IRS News Release  
January 02, 2002

New Credits, Services Highlight 2002 Filing Season;
IRS Encourages Fresh Look at e-Filing

WASHINGTON - The Internal Revenue Service kicked off the 2002 tax filing season Wednesday with new and expanded services, features and credits to help taxpayers. The agency also encouraged taxpayers and tax practitioners to take a fresh look at e-filing following a new study spotlighting the program´s growing popularity with users.

This week, more than 40 million tax packages and 23 million computer-filing brochures will begin reaching the nation´s mailboxes in advance of the April 15 tax deadline for individuals. In all, the IRS expects to receive about 132 million individual returns this year.

“We are working hard to improve and expand service to taxpayers,” said IRS Commissioner Charles O. Rossotti. “We want to take as much of the headache out of tax time as possible. E-filing is better than ever, and I highly recommend that taxpayers and practitioners try it.”

Rossotti urged taxpayers to use IRS e-file this year following a new study showcasing the program as an example of high customer satisfaction among government agencies. The American Customer Satisfaction Index placed the satisfaction rate for electronic filers at 77, marking the third year in a row taxpayers using IRS e-file expressed increased satisfaction.

The electronic score helped the IRS post an 11 percent increase in overall customer satisfaction among all individual tax filers since 2000 and a 22 percent increase since 1999. The IRS had the largest favorable gain out of the 30 government agencies surveyed. In addition, the IRS electronic score came in nearly 7 points higher than the national score for private-sector services.

“The secret is getting out about e-file,” Rossotti said. “People who use it like it. It´s fast, accurate and dependable and delivers refunds in as little as 10 days.”

This year, there´s even more to like about e-filing. In all, 29 more forms and schedules have been added to allow access to e-file for virtually all individual taxpayers. An estimated 45 million taxpayers will use the safe, secure e-filing system, which delivers refunds in half the time of paper tax returns. When combined with direct deposit, using e-file delivers refunds in as few as 10 days.

Rossotti encouraged taxpayers and tax practitioners who already use computers to consider e-filing. About 40 million tax returns are prepared on computer but are still sent in on paper. With little effort, these returns could be sent electronically.

Other highlights taxpayers should watch for as they file tax returns for 2001:

  • Higher child tax credit. This year, eligible parents will get a maximum $600 tax credit per child, a $100 increase from the previous year.
  • Easier problem solving. A new feature on the 1040 form allows a taxpayer to designate a trusted family member, friend or tax professional to talk directly to the IRS about any tax return processing questions. Last year, 37 million filers selected a smaller-scale version of the time-saving feature.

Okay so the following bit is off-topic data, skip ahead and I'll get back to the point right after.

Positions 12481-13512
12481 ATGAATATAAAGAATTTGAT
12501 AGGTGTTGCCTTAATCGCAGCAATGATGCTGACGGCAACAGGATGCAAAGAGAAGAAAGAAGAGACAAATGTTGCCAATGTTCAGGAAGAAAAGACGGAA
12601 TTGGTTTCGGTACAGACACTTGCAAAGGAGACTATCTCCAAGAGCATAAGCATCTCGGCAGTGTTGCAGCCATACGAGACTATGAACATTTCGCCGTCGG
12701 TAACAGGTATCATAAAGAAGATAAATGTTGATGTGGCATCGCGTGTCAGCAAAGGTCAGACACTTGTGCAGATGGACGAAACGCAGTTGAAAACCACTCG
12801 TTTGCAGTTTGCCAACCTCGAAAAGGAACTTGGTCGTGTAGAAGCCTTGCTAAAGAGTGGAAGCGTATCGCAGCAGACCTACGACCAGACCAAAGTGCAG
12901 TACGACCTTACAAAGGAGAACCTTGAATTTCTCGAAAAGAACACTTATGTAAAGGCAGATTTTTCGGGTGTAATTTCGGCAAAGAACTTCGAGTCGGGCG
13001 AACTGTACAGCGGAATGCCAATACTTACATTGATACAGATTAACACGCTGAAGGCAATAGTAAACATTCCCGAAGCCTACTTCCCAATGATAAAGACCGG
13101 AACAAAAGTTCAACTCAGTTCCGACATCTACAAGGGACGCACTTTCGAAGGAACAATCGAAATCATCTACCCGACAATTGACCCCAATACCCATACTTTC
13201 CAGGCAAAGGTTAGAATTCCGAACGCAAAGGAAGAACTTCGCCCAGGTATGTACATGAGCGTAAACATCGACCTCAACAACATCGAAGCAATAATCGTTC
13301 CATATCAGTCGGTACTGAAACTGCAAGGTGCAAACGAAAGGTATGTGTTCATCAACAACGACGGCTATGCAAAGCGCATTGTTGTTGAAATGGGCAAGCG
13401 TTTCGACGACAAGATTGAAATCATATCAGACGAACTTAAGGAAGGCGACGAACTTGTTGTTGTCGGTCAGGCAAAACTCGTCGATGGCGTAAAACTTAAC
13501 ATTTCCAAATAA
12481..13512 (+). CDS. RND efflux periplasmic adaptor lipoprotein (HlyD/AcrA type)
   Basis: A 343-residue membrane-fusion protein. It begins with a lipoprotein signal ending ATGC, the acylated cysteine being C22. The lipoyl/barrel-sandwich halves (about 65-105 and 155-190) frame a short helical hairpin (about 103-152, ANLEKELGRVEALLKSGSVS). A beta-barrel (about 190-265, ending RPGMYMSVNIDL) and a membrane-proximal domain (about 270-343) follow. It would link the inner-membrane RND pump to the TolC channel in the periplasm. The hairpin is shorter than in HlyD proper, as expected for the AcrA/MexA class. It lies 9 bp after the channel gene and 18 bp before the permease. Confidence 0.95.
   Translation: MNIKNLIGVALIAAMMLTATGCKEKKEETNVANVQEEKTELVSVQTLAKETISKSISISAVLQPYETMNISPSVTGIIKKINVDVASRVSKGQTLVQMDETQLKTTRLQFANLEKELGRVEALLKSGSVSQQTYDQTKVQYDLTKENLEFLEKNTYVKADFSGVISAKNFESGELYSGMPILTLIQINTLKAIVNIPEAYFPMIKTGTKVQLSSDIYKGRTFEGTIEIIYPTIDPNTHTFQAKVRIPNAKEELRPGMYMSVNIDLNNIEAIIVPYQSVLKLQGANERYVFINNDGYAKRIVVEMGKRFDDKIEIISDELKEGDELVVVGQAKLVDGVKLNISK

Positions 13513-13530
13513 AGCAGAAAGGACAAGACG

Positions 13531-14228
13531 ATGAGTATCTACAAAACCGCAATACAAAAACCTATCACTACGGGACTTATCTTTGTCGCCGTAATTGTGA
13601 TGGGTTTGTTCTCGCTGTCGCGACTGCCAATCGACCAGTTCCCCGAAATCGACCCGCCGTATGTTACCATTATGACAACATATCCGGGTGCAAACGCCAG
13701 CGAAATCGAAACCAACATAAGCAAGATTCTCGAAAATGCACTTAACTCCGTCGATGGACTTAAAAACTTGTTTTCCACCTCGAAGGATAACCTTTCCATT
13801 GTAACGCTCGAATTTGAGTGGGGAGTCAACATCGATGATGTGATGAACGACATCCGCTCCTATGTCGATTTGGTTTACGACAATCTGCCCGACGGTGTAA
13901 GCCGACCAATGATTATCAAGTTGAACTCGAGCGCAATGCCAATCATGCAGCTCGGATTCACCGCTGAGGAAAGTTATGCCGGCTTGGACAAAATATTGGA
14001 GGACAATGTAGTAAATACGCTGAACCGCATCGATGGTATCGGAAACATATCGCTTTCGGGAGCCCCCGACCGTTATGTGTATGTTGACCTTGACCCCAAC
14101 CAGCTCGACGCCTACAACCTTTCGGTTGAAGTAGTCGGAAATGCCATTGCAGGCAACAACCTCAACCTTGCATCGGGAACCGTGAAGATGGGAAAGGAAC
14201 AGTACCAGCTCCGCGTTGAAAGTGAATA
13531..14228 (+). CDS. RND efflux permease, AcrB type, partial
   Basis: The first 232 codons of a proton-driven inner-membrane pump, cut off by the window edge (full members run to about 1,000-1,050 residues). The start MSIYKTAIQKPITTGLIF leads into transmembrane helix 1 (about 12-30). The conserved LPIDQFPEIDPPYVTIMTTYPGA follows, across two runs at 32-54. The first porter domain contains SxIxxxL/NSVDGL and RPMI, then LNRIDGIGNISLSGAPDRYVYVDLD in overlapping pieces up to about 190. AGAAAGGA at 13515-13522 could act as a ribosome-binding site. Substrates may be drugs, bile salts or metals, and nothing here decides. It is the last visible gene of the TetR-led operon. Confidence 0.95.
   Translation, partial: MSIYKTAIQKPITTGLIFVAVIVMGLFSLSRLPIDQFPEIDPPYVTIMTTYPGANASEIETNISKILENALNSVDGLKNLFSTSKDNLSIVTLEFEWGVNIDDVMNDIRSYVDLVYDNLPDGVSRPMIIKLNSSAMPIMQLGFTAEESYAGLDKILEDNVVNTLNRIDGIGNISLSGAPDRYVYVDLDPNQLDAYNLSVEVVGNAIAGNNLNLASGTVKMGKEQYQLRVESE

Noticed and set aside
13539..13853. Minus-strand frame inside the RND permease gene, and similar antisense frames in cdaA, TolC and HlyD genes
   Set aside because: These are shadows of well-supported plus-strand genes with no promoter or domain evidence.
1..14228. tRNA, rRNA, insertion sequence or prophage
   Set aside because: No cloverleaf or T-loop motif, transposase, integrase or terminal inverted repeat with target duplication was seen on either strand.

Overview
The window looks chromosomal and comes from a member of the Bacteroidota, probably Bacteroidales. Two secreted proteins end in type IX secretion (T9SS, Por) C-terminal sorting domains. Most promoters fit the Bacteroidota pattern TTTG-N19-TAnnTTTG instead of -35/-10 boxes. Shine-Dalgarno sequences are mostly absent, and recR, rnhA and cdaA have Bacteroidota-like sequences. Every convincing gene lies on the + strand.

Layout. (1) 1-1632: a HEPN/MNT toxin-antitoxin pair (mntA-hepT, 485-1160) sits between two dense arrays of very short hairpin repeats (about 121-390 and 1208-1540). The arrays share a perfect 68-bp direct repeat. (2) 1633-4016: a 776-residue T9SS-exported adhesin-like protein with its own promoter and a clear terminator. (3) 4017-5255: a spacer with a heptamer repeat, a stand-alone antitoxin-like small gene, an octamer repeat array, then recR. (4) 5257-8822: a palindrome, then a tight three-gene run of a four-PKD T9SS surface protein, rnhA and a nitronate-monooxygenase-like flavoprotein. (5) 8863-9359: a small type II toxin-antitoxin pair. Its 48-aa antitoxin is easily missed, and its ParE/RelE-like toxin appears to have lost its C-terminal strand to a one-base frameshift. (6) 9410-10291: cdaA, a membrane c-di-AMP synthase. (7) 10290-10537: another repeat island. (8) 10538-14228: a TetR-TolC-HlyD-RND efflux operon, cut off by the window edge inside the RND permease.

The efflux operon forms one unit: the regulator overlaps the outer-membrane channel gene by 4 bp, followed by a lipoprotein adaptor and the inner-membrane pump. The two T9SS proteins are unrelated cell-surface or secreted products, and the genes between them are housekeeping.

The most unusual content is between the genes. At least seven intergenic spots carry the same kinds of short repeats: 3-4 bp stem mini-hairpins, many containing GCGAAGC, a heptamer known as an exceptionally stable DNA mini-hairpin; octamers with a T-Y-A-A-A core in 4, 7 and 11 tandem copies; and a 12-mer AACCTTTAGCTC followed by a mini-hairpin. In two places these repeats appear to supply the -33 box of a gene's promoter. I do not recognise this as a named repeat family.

• Tax rate reductions. Due to lower tax rates, most people received an Advance Payment Check last year and will not need to do anything on their 2001 tax returns. However, those who did not get the maximum check amount ($300, $500 or $600 depending on filing status) may be able to get the tax cut benefit on their 2001 returns.

The IRS has added other features to provide taxpayers and tax practitioners with better service. The IRS has adjusted its toll-free telephone service hours to provide assistance during periods of heaviest use. Taxpayer Assistance Centers across the country will provide face-to-face help for resolving taxpayer problems. And tax practitioners will have access to the new Practitioner Priority Service, a nationwide, toll-free technical support system for taxpayers.

More information on these features and an array of other IRS changes is available as part of “News for You 2002.” The feature showcases 13 fact sheets highlighting service improvements and changes affecting individual and business taxpayers as well as tax practitioners. The latest updates of “News for You 2002” are posted at

As part of this year´s efforts, the IRS is redesigning its Web site. The new look, which will be ready later this year, will add new navigation tools and useful information to help taxpayers visit one of the world´s busiest Web sites.

“Our web site is evolving to meet the changing needs of taxpayers and tax practitioners,” Rossotti said. “We offer fast, free access any time to forms, publications and answers to frequently asked questions.”

Rossotti urged taxpayers to get an early start on their taxes and not wait until the last minute. “Our advice is simple,” he said. “Start early, take your time, try e-filing and remember we´re here to help.”

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